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Cambodia detains trade union leader after Facebook post

Rights group says Morm Rithy convicted in absentia before his arrest
Workers hold banners and flags as they march along a street to mark the International Labour Day in Phnom Penh on May 1. Morm Rithy who was arrested on May 7 was a prominent speaker during commemorations to mark the Labour Day.

Workers hold banners and flags as they march along a street to mark the International Labour Day in Phnom Penh on May 1. Morm Rithy who was arrested on May 7 was a prominent speaker during commemorations to mark the Labour Day. (Photo: AFP)

 

Published: May 08, 2024 09:19 AM GMT
Updated: May 08, 2024 02:16 PM GMT

Cambodian authorities have detained another prominent trade union leader who was convicted in absentia for a two-year-old Facebook post that resulted in an 18-month prison term for charges of incitement and discrediting judicial decisions.

Human rights group Licadho said Morm Rithy, the vice-president of the Cambodian Labour Confederation (CLC), was arrested on May 7 night outside of the confederation’s offices, following his conviction earlier the same day.

It said his imprisonment comes shortly before internal CLC leadership elections, which were scheduled to be held later this month, and that the conviction was registered without Rithy or his lawyer present in court. Trial by absentia is normally reserved for defendants living abroad.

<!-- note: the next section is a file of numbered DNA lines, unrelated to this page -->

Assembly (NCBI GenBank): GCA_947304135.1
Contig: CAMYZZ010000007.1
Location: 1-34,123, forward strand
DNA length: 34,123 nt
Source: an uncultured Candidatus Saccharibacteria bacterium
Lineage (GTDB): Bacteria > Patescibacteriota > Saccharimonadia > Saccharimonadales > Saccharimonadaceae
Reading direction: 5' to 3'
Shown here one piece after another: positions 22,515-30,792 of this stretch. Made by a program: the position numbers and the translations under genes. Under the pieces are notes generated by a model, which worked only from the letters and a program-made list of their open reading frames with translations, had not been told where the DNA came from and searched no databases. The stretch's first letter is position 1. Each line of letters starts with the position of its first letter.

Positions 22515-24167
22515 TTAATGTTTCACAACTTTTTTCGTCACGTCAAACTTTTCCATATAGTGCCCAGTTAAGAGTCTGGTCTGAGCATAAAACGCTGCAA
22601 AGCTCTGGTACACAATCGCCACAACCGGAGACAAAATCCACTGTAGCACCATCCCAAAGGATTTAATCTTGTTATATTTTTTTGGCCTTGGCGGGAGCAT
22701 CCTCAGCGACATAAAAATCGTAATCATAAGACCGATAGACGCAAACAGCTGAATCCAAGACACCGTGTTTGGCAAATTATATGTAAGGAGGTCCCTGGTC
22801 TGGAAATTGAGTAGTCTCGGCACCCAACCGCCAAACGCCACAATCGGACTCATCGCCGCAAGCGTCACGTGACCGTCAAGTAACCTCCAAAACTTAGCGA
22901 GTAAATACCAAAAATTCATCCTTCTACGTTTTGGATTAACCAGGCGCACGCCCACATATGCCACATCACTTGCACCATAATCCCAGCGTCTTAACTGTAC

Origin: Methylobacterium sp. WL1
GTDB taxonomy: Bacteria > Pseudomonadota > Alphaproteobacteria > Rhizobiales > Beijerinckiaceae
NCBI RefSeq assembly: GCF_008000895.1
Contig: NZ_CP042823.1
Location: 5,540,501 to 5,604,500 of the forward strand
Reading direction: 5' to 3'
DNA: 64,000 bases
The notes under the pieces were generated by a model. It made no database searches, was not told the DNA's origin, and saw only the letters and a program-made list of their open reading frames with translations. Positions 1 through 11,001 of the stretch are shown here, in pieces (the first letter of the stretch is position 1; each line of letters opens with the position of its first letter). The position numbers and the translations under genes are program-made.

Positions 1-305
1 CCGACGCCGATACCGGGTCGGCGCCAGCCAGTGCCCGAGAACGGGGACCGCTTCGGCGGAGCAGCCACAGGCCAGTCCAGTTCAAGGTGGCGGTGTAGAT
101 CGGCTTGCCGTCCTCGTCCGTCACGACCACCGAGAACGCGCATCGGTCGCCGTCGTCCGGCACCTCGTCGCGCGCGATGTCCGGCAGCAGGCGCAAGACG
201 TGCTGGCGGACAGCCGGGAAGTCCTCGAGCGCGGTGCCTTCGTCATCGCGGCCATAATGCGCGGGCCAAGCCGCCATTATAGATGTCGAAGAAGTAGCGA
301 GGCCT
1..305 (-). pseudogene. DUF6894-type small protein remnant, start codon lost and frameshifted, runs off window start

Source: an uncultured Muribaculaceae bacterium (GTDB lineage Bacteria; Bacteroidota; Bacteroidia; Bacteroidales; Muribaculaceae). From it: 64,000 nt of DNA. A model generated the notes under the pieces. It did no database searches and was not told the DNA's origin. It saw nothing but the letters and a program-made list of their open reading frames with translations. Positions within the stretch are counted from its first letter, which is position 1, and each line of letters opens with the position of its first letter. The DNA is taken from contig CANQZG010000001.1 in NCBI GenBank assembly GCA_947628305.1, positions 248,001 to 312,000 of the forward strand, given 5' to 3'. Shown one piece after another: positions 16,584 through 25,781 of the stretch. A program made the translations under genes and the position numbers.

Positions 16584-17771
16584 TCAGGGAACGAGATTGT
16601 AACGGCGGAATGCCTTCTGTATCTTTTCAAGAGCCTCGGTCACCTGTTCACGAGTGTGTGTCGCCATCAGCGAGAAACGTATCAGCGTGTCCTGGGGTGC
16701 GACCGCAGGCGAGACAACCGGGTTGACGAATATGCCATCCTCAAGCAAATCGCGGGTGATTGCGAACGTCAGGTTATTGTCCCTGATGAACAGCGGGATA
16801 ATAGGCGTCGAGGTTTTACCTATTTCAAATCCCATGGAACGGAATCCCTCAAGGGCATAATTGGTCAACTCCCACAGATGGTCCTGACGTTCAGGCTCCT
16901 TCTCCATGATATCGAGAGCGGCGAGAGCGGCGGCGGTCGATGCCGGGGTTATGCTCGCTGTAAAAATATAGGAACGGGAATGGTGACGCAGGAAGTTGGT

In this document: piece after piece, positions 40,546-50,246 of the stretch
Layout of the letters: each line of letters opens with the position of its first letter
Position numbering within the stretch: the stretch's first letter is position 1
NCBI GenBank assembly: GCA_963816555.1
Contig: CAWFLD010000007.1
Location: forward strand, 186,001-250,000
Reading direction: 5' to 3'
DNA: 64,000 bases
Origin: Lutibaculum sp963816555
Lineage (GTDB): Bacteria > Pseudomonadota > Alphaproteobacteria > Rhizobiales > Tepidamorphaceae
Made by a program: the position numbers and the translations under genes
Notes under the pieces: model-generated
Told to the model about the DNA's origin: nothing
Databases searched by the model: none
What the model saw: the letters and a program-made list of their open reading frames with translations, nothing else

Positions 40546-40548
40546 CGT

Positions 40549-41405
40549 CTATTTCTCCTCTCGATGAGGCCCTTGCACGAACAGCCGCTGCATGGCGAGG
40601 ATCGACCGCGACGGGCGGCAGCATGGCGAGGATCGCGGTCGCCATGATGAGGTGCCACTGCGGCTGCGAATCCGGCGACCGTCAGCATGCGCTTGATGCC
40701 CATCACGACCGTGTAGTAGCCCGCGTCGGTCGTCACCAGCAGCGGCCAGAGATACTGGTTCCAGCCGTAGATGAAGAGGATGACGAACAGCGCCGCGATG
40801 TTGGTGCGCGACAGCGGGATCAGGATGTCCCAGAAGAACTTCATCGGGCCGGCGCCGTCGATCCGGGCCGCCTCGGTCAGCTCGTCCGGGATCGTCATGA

Licadho noted his lawyer had requested a delay in the trial due to a scheduling conflict.

In a Facebook video, dated Feb. 24, 2022, Rithy was critical of an arrest of a member of his federation at the Jinbei Casino in Sihanoukville, a southern port city that has gained a notorious reputation for human trafficking and organized crime.

His conviction and detention follow similar charges launched against trade unionists prompting an outcry from human rights groups. On May 3, Cambodia’s Supreme Court upheld a conviction against Chhim Sithar and seven others over a strike at the NagaWorld Casino in Phnom Penh.

That prompted a fierce rebuke from UN Human Rights Office spokesperson Jeremy Laurence who said they were convicted for simply exercising their rights which are protected by Cambodia’s constitution and the International Covenant on Civil and Political Rights.

Licadho said Rithy, 35, was found guilty of incitement under Articles 494 and 495 of the Criminal Code, as well as “discrediting a judicial decision” under Article 523 and fined US$500 in addition to his sentence.

He is also the head of the Cambodian Tourism and Service Workers’ Federation and was a prominent speaker during commemorations to mark International Labor Day on May 1.

Human rights groups say about 60 political prisoners are being held in Cambodia. They include opposition leader Kem Sokha, who is serving a 27-year sentence, and Theary Seng, an American-Khmer lawyer and Bible editor who is serving a six-year term.

However, Cambodia has repeatedly lashed back at critics who claim the courts were being used to support a crackdown on dissent, launched in 2017, which ensured overwhelming victories for the ruling Cambodian People’s Party at elections in 2018 and 2023.

According to the World Justice Project, Cambodia was ranked 141 out of 142 countries in its 2023 Rule of Law Index, one place behind Venezuela and one spot ahead of Afghanistan, Haiti, and the Congo, countries that shared last place.

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